Review of 'The Betrayal of Dissent', Scott Lucas, Pluto £10.99
A polemic that starts from a flawed premise won't hit its target. Lucas could have written a useful counterblast to those, like Christopher Hitchens, who abandoned socialist politics and turned themselves into cheerleaders for Bush and witch-hunters of dissent. Unfortunately the central theme of this book is to place Hitchens and his ilk in the tradition of George Orwell who, it is argued, performed the same function at the start of the Cold War. The rationale for this is that Hitchens has written a very complimentary book about Orwell and uses him to defend his apostasy.
There are two obvious problems with this argument. Firstly, Hitchens is not the first to use Orwell in this way. Since the publication of Animal Farm and Nineteen Eighty-Four bourgeois ideologues have heralded his work as proof that any socialist transformation of society will inevitably degenerate into totalitarianism. This is despite the fact that Orwell himself repudiated this interpretation. Secondly, to put Hitchens and Orwell in the same tradition is to lose all sense of literary proportion. Orwell's shortcomings are transparent and have been well documented in this magazine (see July/August 2003 SR) and elsewhere, but they pale into insignificance when placed against his towering contribution to political writing. By distorting Orwell's legacy beyond recognition, Lucas undermines his own case.
Orwell wrote about political events from the perspective of active personal engagement, and his ability to use his own experience to popularise socialist ideas has had a lasting impact. Homage to Catalonia, about his experiences fighting on the Republican side in the Spanish Civil War, is a socialist classic that has inspired thousands to become politically active. His writings on language, particularly his universally acknowledged concept of 'Newspeak', are formidable weapons in our armoury against ruling class spin doctors . Even though Ninety Eighty-Four and Animal Farm have become hardy perennials of the school curriculum for their supposedly anti-socialist message, their actual impact on students has largely been the opposite. Having taught them in schools for more than 30 years, I can testify to their ability to enhance students' grasp of political discourse and be open to interpretations more sympathetic to our tradition.
Of course Orwell has always been vilified by Stalinists and their fellow travellers for his graphic description of the way in which the Communist Party in Spain put the interests of Soviet foreign policy before the interests of the Spanish republic, with disastrous consequences. Orwell also illuminated the betrayal of the revolution in the Soviet Union at a time when sections of the literary establishment were fawning in their admiration of Stalin's regime. Lucas, whatever his own political perspective, seems to have implicitly accepted the criticisms from this tradition. He seems to take Orwell's attacks on Stalinism as attacks on socialism.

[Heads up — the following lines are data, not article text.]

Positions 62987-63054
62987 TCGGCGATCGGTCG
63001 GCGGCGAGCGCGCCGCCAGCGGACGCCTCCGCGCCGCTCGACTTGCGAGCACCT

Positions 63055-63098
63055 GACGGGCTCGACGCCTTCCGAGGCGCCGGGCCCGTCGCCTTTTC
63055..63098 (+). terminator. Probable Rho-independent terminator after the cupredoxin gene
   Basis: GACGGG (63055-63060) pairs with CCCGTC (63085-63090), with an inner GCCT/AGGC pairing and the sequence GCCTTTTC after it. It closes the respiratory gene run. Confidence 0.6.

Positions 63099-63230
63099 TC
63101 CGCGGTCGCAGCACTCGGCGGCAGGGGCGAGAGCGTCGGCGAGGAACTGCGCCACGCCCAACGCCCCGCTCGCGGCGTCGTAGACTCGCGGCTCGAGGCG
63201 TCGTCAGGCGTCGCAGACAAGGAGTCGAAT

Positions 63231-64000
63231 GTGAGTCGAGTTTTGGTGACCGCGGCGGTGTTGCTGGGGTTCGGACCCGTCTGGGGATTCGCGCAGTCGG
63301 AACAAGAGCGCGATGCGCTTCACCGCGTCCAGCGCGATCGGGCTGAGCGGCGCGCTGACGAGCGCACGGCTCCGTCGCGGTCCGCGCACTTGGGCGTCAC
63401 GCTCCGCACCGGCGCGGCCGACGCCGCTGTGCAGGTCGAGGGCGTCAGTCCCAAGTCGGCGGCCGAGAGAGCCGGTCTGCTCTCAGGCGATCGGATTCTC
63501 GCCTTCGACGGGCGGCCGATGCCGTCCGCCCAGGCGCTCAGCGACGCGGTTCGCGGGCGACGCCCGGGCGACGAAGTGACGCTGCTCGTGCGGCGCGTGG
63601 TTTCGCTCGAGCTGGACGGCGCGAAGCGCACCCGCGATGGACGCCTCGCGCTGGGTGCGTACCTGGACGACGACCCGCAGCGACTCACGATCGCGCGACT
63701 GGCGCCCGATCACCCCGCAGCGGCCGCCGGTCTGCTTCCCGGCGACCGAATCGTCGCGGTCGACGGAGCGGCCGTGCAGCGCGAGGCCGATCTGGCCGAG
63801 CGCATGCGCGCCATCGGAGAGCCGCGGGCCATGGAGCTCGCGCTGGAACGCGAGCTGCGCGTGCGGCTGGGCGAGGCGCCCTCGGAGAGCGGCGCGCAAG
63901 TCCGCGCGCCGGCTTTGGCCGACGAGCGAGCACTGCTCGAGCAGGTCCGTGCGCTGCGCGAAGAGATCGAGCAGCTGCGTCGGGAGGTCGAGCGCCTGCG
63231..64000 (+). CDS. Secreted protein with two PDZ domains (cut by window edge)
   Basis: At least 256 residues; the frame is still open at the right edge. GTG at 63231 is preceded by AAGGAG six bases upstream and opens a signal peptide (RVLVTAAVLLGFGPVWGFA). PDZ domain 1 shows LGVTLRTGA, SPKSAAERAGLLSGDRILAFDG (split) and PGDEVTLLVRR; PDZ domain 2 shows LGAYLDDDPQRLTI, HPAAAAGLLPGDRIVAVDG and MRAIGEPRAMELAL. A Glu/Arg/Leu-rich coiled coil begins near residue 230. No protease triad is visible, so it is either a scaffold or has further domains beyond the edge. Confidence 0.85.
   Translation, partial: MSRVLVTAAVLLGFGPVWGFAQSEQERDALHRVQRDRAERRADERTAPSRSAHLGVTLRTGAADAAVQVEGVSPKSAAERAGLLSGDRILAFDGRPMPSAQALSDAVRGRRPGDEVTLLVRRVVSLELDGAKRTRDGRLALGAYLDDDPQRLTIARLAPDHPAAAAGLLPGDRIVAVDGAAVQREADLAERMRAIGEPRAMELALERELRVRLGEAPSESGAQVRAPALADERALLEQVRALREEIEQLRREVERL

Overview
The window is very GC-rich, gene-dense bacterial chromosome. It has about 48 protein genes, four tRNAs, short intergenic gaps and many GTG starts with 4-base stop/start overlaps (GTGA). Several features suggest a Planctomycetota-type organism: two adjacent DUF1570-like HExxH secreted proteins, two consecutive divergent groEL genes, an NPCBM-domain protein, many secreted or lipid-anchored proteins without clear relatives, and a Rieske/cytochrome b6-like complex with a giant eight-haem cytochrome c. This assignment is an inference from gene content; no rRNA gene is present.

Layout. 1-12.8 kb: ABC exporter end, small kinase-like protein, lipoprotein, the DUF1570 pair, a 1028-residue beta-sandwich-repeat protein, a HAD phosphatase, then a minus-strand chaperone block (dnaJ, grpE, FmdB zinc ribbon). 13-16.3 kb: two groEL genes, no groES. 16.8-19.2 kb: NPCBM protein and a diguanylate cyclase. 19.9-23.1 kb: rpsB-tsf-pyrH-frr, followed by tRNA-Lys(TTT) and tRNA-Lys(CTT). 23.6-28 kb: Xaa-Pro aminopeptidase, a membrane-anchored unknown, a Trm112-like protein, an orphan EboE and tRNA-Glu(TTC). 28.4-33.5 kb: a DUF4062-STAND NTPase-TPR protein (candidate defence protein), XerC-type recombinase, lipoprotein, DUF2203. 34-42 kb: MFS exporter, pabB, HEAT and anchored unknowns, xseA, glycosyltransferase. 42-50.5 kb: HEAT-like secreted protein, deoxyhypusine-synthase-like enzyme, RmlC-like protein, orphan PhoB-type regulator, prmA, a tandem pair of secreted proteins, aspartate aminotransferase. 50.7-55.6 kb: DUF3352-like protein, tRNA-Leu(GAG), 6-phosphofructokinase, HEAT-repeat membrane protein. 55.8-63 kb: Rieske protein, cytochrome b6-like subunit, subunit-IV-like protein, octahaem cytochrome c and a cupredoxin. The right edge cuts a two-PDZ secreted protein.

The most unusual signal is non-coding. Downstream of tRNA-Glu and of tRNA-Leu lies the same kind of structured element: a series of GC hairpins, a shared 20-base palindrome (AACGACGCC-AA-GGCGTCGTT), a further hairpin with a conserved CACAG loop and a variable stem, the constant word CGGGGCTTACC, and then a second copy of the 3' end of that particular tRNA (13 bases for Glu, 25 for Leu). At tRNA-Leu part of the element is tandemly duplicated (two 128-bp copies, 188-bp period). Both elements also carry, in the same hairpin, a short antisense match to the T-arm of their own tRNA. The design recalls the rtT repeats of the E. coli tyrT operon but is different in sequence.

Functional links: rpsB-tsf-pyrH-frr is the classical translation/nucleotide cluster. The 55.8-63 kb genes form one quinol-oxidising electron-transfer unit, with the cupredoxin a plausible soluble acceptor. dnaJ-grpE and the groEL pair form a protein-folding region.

This is a great pity. His book is copiously annotated with references to the current debates on both sides of the Atlantic that could contribute to our rebuttal of the intellectual apologists for Bush and Blair. Lucas is meticulous in tracing the political degeneration of Hitchens, who has reinvented himself as the champion of the New American Century and whose writing now has more resemblance to the bilious abuse of a Julie Burchill than to any coherent critical analysis. Nick Cohen and David Aaronovitch are subjected to the same kind of microscopic attention. Lucas also traces the way in which public debate in the US after 9/11 was debased by the media cheerleaders for retribution, aided and abetted by tame intellectuals. He reminds us of the way in which genuine dissenters like Sontag and Chomsky were abused and marginalised. His book could have complemented the work of these and the many others who have exposed the real agenda of the US neoconservatives, but he has missed the opportunity.
His conclusion argues that the attack on dissent is cloaked in the respectability of an 'Orwell' hijacked by the right. This new 'Orwell' seems to have replaced the original. Instead of accepting the inevitability of this distortion Lucas could have challenged it. His book would have been all the more valuable had he attempted to do so and his argument against the apologists for imperialism would have been strengthened. Orwell has always been used by the right. It doesn't mean that the left shouldn't reclaim him.